Sessions Is Out, Whitaker Is In: What Does It All Mean?: What’s Left

Fabrizio Herrera, Maroon-News Staff

Trump’s presidency redefines the definition of normal American politics time and time again. This time, the Trump administration escalated its animosity toward the Mueller investigation by forcing Attorney General Jeff Sessions to resign. Immediately afterward, Trump announced that Matthew Whitaker would replace Jeff Sessions as the acting Attorney General. Trump’s replacement for Sessions should worry every single one of us.

According to CNN, Whitaker has been critical of the Mueller investigation in the past.

“If they are looking at unrelated to the 2016 election Trump finances, they have crossed the red line and they’re outside of the scope of their investigation.,” Whitaker said. “Essentially they are on a fishing expedition which is very dangerous to the republic.”

It is clear based on these comments that Whitaker is not fond of Mueller’s investigation. Even if Whitaker does not end the Mueller investigation, there is nothing preventing him from limiting the scope of it, as Republicans did in the past with the Kavanaugh investigation.

Trump’s firing of Sessions, who recused himself from investigation, came a day after the midterm elections, which is no coincidence. With Democrats gaining control of the House, they now have the ability to subpoena any of Trump’s records or tax returns, meaning there is going to be a whirlwind of investigations coming his way. Trump is preemptively defending himself by making sure the person in charge of the Mueller investigation is a loyalist.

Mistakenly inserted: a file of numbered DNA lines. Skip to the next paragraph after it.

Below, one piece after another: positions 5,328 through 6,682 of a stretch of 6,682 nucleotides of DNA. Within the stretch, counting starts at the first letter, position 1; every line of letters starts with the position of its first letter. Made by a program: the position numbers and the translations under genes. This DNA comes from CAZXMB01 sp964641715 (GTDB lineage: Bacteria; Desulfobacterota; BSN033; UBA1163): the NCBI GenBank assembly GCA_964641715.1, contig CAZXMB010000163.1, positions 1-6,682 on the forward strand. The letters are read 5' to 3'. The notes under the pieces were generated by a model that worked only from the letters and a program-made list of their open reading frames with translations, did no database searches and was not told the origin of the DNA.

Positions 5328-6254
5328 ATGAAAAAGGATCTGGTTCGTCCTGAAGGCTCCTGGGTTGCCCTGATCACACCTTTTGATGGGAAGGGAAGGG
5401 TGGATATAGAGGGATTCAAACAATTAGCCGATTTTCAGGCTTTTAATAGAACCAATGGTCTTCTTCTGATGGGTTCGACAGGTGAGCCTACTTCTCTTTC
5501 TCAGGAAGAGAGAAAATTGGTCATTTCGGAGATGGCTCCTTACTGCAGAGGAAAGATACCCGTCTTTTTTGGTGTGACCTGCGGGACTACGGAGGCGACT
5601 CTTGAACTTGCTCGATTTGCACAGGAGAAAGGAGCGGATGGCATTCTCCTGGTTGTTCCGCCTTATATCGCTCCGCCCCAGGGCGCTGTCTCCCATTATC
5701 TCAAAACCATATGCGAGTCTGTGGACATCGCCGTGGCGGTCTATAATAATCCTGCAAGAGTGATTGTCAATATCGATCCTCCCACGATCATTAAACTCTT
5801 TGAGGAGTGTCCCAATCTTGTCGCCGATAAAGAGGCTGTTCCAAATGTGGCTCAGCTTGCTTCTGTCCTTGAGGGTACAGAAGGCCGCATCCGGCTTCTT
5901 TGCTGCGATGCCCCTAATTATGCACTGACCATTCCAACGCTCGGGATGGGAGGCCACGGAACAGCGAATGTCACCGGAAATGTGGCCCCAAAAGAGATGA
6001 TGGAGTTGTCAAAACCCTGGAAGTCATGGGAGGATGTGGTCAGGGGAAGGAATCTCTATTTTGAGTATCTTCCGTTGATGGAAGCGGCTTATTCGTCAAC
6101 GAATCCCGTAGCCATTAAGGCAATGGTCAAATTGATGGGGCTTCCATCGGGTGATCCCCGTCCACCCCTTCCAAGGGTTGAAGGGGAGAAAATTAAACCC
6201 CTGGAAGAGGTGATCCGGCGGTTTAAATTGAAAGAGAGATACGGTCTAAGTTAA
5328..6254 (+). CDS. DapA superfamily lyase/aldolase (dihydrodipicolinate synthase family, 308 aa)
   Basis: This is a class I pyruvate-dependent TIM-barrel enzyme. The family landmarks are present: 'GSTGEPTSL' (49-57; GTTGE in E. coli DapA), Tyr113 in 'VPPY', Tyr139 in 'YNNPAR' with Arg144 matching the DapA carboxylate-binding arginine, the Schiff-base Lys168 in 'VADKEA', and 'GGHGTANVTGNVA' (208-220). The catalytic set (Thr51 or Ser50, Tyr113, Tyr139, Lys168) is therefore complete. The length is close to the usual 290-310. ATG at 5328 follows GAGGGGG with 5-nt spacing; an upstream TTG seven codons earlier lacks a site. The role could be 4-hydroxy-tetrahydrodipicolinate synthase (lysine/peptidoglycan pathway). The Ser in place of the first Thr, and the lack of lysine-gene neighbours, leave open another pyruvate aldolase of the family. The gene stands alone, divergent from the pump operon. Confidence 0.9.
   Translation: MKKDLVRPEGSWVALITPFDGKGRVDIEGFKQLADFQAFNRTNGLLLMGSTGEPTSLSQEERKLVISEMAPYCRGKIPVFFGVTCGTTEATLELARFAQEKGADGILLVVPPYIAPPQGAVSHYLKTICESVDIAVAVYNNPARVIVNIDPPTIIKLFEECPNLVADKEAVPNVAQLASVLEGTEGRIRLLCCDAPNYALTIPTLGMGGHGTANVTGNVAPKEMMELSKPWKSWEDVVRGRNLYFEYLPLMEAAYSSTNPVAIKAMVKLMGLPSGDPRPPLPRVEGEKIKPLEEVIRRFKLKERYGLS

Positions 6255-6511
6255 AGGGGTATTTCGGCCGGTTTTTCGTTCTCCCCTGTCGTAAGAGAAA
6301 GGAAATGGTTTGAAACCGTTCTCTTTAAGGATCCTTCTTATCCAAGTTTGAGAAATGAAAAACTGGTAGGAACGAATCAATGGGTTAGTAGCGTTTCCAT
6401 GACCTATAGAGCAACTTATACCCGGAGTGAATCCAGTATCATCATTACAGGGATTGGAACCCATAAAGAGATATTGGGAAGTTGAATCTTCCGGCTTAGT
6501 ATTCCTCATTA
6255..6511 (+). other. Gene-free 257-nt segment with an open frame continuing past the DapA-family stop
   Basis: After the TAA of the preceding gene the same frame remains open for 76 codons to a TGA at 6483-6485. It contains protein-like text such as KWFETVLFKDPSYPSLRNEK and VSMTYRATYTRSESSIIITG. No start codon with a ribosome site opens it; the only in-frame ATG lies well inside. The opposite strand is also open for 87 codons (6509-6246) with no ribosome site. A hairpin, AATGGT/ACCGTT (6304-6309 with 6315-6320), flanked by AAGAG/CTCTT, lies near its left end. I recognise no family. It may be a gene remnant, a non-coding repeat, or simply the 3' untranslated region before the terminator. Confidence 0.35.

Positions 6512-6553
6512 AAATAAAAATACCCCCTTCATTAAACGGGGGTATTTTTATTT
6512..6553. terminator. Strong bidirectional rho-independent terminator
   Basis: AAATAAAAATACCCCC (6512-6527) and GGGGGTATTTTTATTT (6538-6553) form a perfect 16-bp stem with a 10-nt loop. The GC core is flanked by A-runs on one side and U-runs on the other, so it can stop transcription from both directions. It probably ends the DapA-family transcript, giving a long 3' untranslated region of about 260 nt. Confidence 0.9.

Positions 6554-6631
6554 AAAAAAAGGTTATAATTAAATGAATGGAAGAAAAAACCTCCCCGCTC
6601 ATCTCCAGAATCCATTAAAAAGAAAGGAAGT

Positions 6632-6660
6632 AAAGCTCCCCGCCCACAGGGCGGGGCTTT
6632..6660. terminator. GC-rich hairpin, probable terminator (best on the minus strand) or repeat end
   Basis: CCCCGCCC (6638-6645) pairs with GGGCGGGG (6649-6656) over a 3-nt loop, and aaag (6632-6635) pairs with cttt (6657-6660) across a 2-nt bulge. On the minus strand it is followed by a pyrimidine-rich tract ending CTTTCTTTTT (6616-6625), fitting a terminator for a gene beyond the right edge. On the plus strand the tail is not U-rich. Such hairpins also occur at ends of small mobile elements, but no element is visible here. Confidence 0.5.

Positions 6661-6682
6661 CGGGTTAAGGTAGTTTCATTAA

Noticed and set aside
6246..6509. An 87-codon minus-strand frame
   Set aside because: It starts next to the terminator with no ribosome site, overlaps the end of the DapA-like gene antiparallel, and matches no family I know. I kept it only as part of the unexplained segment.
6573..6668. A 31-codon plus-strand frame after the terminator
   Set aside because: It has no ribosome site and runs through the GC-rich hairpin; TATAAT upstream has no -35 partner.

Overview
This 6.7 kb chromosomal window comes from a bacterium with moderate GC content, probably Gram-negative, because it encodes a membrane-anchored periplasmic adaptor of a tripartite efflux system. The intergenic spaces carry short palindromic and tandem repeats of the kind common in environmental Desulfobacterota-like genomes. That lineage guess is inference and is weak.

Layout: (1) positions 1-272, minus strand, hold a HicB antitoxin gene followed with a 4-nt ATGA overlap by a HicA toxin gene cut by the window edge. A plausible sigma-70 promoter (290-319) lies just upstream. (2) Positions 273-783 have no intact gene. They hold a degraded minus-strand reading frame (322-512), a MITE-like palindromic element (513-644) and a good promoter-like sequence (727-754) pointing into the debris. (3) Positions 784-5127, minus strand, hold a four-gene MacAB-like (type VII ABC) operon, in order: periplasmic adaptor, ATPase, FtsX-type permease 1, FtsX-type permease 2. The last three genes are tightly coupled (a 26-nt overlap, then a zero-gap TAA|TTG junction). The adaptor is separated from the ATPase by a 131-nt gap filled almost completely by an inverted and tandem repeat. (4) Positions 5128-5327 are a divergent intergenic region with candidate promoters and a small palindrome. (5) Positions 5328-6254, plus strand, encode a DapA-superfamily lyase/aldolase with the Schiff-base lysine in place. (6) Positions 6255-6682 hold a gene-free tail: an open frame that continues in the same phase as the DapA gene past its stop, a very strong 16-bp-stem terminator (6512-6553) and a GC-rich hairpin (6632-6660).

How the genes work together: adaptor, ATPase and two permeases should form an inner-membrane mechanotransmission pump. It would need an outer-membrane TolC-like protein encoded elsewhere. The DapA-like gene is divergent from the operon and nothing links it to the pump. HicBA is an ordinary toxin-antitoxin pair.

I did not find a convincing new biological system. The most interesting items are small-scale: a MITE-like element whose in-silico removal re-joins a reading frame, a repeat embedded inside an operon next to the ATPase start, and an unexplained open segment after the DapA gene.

This is the point when the legality of Whitaker’s appointment comes into question. A New York Times op-ed written by George Conway III on November 8 argues that the appointment of Whitaker is unconstitutional because the “Appointments Clause of the Constitution, Article II, Section 2, Clause 2. [argues that] principal officers of the United States must be nominated by the president and confirmed by the Senate under its ‘advice and consent’ powers.”

Whitaker is a principal officer because he only reports to the president. Therefore, his appointment, even if temporary, should have been confirmed by the Senate. But if his appointment is in fact unconstitutional, then every action he commits as Attorney General is invalid. Even if Whitaker goes after Mueller, his actions might be rendered useless if this legal precedent holds up. Whether this is enough for Whitaker to step down is up in the air. What we know for sure is that Trump will do whatever is in his power to limit the Mueller investigation now that the Democrats have some governmental control.

Trump’s attacks on this investigation are unacceptable, and if Whitaker goes after Mueller the result could be a constitutional crisis. Trump escalated the attacks on the investigation simply because he knows what is coming. Democrats will continue to investigate and at some point or another, something will be found. If Trump was as innocent as he claims he is, why would he fire James Comey? Why would he get mad at Sessions for recusing himself from the investigation? If Trump had any regard for the institution he represents, he would allow these investigations to continue. If he is innocent, these investigations would absolve his name of all ties to Russia or possible criminality.

Contact Fabrizio Herrera at [email protected].